POLICE investigating Scotland’s role in the interrogation and alleged torture of terror suspects by the CIA are pushing US senators to allow them full access to a recently declassified report.
A redacted version of the US Senate report, which was published in December, concluded that agents had used “brutal” interrogation techniques on al-Qaeda suspects in the years after the 9/11 attacks.
Police Scotland is investigating claims that Scottish airports were used as a stop-off for “rendition” flights, which transferred prisoners to secret jails overseas.
Scotland on Sunday has learned that the force has requested full access to the Senate report, including potentially significant information redacted at the request of the UK security services.
Responding to a letter from the human rights charity, Reprieve, the Crown Office said it had instructed police to request and consider the full version of the report, thought to be more than 6,000 pages.
Iain Logan, of the Crown’s policy division, said: “Police Scotland have been instructed to request and consider the unredacted version of the US Senate select committee’s study into the CIA’s detention and interrogation programme as part of the ongoing investigation into rendition flights in Scotland.”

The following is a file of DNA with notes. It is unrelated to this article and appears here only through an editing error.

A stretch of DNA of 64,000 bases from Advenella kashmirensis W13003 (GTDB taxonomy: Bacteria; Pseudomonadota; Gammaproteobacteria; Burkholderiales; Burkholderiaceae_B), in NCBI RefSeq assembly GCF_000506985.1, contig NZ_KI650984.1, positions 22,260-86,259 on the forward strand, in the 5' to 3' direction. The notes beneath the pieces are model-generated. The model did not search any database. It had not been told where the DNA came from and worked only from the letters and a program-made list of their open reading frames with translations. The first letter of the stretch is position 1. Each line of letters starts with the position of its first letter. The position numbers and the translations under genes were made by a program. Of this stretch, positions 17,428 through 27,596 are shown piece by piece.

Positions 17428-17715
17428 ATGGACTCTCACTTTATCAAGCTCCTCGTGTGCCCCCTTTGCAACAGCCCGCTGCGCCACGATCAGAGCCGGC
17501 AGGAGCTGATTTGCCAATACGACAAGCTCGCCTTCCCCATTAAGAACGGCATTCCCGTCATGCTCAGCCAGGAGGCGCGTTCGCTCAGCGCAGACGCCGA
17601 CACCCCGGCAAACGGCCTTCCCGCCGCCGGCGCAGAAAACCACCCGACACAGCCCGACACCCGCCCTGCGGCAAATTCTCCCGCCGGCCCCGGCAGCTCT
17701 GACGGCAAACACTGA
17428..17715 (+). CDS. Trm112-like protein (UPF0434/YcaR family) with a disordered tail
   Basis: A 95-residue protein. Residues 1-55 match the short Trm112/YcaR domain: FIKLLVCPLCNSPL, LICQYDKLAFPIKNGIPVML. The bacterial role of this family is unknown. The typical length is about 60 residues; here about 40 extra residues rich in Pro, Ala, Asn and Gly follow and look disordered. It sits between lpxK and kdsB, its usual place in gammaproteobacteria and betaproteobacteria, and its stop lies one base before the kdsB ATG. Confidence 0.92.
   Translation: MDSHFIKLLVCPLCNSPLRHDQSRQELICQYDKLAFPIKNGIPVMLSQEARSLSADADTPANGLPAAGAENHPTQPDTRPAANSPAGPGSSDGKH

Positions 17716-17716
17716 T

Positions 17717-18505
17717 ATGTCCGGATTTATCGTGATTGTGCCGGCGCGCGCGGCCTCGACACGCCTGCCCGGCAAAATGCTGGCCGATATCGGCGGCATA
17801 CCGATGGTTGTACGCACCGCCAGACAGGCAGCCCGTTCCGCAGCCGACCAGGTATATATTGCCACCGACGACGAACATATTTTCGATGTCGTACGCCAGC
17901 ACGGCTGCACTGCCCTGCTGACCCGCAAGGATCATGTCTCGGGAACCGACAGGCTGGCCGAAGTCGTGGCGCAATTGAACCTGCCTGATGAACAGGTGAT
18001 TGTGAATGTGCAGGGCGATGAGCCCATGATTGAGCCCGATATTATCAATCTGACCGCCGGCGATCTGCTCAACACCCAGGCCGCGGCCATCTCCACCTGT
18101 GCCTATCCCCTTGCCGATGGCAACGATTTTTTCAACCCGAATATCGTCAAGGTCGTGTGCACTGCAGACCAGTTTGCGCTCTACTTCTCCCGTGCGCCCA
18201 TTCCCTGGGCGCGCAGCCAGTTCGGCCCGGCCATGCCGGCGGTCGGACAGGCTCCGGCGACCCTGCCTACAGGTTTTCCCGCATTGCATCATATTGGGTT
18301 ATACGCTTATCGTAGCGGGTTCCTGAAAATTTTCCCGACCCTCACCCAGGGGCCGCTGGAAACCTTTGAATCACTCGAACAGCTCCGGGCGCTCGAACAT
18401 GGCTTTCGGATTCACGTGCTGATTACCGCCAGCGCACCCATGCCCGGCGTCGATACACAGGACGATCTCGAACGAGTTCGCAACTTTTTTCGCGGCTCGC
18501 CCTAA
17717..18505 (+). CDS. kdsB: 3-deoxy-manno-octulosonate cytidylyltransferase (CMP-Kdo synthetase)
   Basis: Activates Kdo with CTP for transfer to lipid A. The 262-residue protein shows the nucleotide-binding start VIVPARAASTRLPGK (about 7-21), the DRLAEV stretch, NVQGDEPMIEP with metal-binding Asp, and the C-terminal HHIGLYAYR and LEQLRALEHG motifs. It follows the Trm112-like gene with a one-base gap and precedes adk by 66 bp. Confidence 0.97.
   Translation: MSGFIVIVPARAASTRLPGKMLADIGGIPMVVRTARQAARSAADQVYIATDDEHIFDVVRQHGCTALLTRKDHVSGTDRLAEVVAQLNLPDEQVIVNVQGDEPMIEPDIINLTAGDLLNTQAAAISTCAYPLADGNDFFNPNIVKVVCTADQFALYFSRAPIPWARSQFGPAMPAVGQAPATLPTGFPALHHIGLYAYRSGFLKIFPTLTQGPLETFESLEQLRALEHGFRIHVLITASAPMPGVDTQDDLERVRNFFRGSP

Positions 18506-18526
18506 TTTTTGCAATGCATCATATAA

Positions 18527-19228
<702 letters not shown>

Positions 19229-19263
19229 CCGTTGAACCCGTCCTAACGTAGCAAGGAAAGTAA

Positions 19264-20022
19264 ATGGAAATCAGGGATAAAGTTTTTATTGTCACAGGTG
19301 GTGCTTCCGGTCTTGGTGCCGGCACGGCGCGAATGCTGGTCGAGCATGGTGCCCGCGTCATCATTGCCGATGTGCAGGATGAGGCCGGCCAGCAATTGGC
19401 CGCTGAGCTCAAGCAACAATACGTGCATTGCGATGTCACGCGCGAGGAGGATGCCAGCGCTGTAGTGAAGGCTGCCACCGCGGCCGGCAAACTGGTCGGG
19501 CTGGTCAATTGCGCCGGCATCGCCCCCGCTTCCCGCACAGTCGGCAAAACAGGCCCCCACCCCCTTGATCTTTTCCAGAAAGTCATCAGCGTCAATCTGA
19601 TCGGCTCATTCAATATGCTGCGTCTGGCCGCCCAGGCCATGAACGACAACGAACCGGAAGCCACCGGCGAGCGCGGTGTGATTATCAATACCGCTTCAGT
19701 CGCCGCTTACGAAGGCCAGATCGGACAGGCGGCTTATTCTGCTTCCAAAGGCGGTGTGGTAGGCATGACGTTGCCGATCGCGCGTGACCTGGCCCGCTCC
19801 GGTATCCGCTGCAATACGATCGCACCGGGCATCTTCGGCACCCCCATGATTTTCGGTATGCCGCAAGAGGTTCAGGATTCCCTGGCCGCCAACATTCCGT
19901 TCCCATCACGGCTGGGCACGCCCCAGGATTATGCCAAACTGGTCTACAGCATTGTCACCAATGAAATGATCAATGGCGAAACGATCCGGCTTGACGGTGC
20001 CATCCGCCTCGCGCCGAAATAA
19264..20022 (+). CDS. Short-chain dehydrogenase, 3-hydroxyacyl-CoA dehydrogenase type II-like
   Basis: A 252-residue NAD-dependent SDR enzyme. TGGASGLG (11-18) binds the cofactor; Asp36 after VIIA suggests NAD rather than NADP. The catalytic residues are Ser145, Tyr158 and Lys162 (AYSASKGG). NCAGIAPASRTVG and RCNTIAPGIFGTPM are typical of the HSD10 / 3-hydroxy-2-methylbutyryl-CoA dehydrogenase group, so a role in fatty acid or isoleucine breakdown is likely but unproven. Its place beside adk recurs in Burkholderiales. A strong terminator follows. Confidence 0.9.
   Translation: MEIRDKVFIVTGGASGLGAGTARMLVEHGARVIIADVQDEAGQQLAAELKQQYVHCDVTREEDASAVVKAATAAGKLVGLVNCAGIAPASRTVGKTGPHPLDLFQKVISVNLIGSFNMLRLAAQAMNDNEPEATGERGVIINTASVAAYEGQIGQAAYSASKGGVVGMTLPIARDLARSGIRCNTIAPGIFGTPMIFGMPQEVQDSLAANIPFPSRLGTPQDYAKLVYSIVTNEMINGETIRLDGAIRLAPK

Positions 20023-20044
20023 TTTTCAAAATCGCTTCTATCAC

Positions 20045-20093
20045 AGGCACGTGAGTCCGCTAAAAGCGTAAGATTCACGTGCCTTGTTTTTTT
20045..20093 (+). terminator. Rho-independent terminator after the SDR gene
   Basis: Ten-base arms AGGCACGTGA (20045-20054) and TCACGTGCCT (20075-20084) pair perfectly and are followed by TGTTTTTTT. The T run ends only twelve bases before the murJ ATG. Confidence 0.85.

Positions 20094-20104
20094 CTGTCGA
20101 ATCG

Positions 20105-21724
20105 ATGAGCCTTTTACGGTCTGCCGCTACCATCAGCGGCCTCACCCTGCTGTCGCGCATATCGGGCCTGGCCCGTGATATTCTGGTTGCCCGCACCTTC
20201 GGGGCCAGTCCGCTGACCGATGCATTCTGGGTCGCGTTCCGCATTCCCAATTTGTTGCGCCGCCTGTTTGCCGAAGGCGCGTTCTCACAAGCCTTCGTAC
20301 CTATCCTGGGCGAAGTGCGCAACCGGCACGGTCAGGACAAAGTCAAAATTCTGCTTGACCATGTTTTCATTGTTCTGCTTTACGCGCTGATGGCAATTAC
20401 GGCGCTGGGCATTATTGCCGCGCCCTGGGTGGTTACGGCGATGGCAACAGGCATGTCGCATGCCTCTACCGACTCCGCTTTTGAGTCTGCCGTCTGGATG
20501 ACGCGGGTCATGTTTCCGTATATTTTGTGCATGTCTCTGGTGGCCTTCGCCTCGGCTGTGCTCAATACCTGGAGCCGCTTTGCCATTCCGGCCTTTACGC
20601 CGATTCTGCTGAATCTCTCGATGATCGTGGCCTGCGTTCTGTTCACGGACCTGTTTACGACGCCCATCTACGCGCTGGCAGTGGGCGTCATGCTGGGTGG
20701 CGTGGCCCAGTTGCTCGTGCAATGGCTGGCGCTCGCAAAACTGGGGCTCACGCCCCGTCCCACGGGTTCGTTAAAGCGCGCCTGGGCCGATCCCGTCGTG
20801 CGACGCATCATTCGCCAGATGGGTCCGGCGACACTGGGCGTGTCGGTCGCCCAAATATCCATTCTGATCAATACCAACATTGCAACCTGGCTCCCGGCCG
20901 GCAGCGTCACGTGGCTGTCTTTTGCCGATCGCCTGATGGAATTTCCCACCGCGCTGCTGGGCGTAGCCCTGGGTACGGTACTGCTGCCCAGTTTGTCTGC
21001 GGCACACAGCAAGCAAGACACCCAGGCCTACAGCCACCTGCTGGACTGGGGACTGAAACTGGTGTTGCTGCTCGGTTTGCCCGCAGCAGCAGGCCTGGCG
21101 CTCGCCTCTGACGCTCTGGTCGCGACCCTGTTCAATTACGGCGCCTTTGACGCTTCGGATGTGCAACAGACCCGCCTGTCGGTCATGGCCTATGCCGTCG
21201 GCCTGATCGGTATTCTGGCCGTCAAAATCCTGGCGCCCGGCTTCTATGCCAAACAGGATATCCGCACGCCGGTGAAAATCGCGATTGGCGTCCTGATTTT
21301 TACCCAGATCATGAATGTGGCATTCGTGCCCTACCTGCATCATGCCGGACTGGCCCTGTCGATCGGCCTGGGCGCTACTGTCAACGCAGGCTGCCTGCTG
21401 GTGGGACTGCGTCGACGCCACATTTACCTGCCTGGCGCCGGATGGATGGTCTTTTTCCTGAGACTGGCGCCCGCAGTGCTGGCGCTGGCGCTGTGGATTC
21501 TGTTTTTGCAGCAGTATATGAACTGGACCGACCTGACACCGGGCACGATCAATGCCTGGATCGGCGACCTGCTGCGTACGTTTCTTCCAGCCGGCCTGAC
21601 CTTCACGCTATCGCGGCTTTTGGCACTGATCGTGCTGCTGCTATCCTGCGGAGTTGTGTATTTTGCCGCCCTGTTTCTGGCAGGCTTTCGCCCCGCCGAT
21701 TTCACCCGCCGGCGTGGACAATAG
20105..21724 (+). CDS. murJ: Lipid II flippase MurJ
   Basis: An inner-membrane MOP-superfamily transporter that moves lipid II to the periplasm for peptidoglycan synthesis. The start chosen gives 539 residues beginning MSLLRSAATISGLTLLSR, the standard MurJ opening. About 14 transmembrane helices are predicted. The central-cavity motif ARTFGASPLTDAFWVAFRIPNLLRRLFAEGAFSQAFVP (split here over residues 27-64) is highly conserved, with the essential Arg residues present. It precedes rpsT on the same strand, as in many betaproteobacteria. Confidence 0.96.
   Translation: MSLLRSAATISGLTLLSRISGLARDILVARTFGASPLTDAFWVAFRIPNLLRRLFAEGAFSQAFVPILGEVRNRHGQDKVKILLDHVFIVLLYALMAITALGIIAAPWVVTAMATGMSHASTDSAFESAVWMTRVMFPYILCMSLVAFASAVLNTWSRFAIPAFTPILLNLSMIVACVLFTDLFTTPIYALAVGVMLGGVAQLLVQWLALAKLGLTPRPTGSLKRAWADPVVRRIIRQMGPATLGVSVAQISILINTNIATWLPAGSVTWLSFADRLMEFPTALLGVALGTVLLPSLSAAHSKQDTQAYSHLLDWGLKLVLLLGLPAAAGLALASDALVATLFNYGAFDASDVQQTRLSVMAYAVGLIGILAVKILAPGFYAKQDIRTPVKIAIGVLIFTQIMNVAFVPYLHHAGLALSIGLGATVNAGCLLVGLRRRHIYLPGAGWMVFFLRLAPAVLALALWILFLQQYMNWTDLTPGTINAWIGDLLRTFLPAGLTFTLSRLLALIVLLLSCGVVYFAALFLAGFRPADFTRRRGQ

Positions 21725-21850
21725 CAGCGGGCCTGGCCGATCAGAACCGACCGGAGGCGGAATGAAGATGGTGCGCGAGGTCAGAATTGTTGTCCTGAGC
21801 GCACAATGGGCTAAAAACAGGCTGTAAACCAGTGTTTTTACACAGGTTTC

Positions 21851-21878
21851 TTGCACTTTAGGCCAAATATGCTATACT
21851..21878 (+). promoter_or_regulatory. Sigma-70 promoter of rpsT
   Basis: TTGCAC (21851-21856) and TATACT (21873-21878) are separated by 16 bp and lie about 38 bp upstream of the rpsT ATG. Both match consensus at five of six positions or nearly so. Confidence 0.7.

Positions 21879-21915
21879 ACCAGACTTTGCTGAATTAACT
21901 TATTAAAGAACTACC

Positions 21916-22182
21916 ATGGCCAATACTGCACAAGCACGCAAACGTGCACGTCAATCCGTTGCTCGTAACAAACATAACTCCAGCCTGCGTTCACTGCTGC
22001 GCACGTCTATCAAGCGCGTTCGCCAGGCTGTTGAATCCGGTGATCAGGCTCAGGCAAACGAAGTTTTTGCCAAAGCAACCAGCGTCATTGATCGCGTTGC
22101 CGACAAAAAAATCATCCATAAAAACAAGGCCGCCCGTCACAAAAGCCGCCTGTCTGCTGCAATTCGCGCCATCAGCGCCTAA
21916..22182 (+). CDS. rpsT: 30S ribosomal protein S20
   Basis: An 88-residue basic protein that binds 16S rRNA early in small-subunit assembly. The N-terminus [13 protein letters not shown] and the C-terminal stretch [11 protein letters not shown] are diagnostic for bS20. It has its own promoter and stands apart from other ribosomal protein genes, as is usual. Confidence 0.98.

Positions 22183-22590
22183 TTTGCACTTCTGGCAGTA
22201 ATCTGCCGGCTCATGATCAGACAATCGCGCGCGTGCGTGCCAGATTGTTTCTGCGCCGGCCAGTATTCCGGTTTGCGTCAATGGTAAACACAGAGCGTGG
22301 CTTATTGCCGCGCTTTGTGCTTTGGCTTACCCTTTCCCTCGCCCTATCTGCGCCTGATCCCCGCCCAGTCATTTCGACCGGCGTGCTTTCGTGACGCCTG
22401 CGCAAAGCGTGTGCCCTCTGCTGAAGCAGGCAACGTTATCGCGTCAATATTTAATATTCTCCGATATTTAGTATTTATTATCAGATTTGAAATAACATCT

Police Scotland began its investigation in 2013 after research claimed airports including Aberdeen, Inverness and Wick had been used to transfer suspects to “secret prison and torture destinations”. The use of Edinburgh, Glasgow and Prestwick airports had been previously identified.
The current police probe was ordered after an earlier inquiry into rendition at Scottish airports concluded there was insufficient evidence to begin a criminal investigation.
Donald Campbell, head of communications for Reprieve, said: “A full, unredacted version of the Senate’s report is a crucial piece of evidence for the investigation into the use of Scottish airports by CIA torture flights. However, with the response not yet clear, it is vital that the US is left in no doubt of how serious Scotland is about getting to the bottom of this. Ministers from both the Scottish and the UK Governments must do everything they can to back up this request, if they are serious about showing that this country does not tolerate torture.”
Earlier this year, MPs ruled that redactions to the report ordered by UK intelligence services were made on the grounds of national security and not to avoid embarrassment. The summary of the report released in December said the CIA had misled Americans about its activities, which included subjecting detainees to waterboarding, slapping, stress positions and sleep deprivation.
A spokesman for the Crown Office declined to comment on the ongoing investigation.